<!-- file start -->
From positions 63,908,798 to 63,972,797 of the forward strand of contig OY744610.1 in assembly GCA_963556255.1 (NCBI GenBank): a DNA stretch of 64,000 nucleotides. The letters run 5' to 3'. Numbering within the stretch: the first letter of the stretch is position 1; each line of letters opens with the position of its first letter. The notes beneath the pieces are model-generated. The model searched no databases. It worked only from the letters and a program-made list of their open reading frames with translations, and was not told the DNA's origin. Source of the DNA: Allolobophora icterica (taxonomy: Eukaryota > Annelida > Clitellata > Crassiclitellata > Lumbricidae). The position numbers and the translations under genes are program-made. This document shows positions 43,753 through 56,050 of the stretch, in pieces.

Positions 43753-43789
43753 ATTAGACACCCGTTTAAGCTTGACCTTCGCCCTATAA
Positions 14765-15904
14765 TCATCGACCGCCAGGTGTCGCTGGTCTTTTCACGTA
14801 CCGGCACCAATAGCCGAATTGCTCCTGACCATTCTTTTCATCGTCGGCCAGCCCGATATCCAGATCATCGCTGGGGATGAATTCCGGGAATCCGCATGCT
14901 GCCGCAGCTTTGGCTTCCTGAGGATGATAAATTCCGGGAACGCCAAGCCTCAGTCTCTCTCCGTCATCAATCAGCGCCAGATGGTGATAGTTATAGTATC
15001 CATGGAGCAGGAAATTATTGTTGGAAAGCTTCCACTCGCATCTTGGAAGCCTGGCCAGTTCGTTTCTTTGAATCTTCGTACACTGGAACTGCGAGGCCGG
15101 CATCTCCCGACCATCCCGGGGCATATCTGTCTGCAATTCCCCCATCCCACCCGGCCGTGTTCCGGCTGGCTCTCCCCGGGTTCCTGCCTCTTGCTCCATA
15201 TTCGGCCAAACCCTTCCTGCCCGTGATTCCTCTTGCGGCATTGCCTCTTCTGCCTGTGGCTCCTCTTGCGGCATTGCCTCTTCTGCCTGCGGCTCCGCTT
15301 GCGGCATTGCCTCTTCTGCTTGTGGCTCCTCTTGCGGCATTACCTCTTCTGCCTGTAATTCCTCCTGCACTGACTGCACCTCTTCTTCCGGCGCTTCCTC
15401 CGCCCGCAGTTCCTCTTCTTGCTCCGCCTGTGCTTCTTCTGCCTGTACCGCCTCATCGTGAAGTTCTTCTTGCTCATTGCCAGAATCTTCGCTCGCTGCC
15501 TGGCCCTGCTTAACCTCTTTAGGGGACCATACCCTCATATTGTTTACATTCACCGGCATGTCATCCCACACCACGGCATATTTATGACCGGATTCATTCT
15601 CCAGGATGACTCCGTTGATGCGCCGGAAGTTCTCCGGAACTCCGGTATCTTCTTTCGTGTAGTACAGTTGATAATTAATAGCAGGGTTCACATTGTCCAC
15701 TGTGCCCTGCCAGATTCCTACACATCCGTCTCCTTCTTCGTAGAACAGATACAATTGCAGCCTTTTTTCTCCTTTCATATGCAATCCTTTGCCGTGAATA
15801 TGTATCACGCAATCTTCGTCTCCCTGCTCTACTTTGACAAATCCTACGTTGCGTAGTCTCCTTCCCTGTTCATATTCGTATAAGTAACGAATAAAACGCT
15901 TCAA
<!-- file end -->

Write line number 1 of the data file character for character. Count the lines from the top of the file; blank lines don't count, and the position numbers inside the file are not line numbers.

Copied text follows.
From positions 63,908,798 to 63,972,797 of the forward strand of contig OY744610.1 in assembly GCA_963556255.1 (NCBI GenBank): a DNA stretch of 64,000 nucleotides. The letters run 5' to 3'. Numbering within the stretch: the first letter of the stretch is position 1; each line of letters opens with the position of its first letter. The notes beneath the pieces are model-generated. The model searched no databases. It worked only from the letters and a program-made list of their open reading frames with translations, and was not told the DNA's origin. Source of the DNA: Allolobophora icterica (taxonomy: Eukaryota > Annelida > Clitellata > Crassiclitellata > Lumbricidae). The position numbers and the translations under genes are program-made. This document shows positions 43,753 through 56,050 of the stretch, in pieces.